“….if we were to consider our Planet as a Patient, as health professionals we would be seriously concerned about their health and would quickly diagnose that ‘Patient Planet’ was critically sick. A rapid assessment of the Planet’s Health would find an escalating fever with difficulties breathing, a faltering circulation with metabolic acidosis and a toxic status, failing liver and kidney functions, a pale and blotchy skin indicating signs of shock and a rapidly declining mental state. From the perspective of the Planet’s Doctor, we would urgently send ‘Patient Planet’ straight to Critical Care for emergency resuscitation and stabilisation.”
Yes, our planet is critically sick because of climate change and our activities on earth. “Patient Planet” needs to go straight to Critical Care, and we need to do everything necessary to urgently resuscitation and stabilise it. Just as urgently, we must stop all activities that harm our planet, such as burning of fossil fuels and cutting down forests.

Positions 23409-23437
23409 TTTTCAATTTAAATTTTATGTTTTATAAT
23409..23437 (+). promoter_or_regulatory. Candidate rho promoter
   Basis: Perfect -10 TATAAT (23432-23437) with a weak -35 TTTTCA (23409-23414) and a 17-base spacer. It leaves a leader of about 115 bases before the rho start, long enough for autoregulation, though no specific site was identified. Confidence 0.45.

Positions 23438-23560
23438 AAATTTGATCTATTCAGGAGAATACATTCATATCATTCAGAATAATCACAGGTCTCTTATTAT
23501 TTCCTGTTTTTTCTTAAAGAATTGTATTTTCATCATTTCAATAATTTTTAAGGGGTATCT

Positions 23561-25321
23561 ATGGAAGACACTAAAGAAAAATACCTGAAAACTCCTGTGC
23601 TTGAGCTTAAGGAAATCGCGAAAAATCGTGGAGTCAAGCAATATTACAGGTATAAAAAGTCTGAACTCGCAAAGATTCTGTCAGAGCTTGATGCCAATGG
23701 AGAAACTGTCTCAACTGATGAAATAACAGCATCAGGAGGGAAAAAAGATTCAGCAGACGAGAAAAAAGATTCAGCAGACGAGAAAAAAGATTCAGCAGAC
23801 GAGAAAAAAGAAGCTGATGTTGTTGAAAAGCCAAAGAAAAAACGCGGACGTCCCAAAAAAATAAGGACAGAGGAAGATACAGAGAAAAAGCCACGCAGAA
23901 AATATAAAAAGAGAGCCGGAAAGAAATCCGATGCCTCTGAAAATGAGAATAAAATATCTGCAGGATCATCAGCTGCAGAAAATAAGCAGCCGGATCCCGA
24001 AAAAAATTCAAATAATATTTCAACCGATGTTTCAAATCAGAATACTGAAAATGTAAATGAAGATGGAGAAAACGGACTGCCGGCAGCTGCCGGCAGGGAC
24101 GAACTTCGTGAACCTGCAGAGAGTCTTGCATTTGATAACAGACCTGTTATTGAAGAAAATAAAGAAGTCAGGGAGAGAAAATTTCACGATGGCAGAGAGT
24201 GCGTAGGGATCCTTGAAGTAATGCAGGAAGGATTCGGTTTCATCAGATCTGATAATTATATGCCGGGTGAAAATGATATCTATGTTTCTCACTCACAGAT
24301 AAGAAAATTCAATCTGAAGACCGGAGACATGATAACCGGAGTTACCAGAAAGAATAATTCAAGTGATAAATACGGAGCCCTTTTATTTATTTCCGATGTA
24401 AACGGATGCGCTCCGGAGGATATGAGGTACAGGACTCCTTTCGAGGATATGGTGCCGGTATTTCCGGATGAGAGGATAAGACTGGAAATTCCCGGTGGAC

Responsible climate action
For those of us working in health and medical related professions, we know that our work will be very challenging in the coming years.
Our changing climate means we will face many different public health emergencies. All over the world, we will get more infectious diseases, more heat stress, more mental illness, less food and water, and poorer nutrition.
Public health emergency COVID-19
In the COVID-19 public health emergency, health and medical staff in all countries are working under very stressful and difficult situations. It is an example of how a change in external circumstances calls for a change in how they practice and treat patients.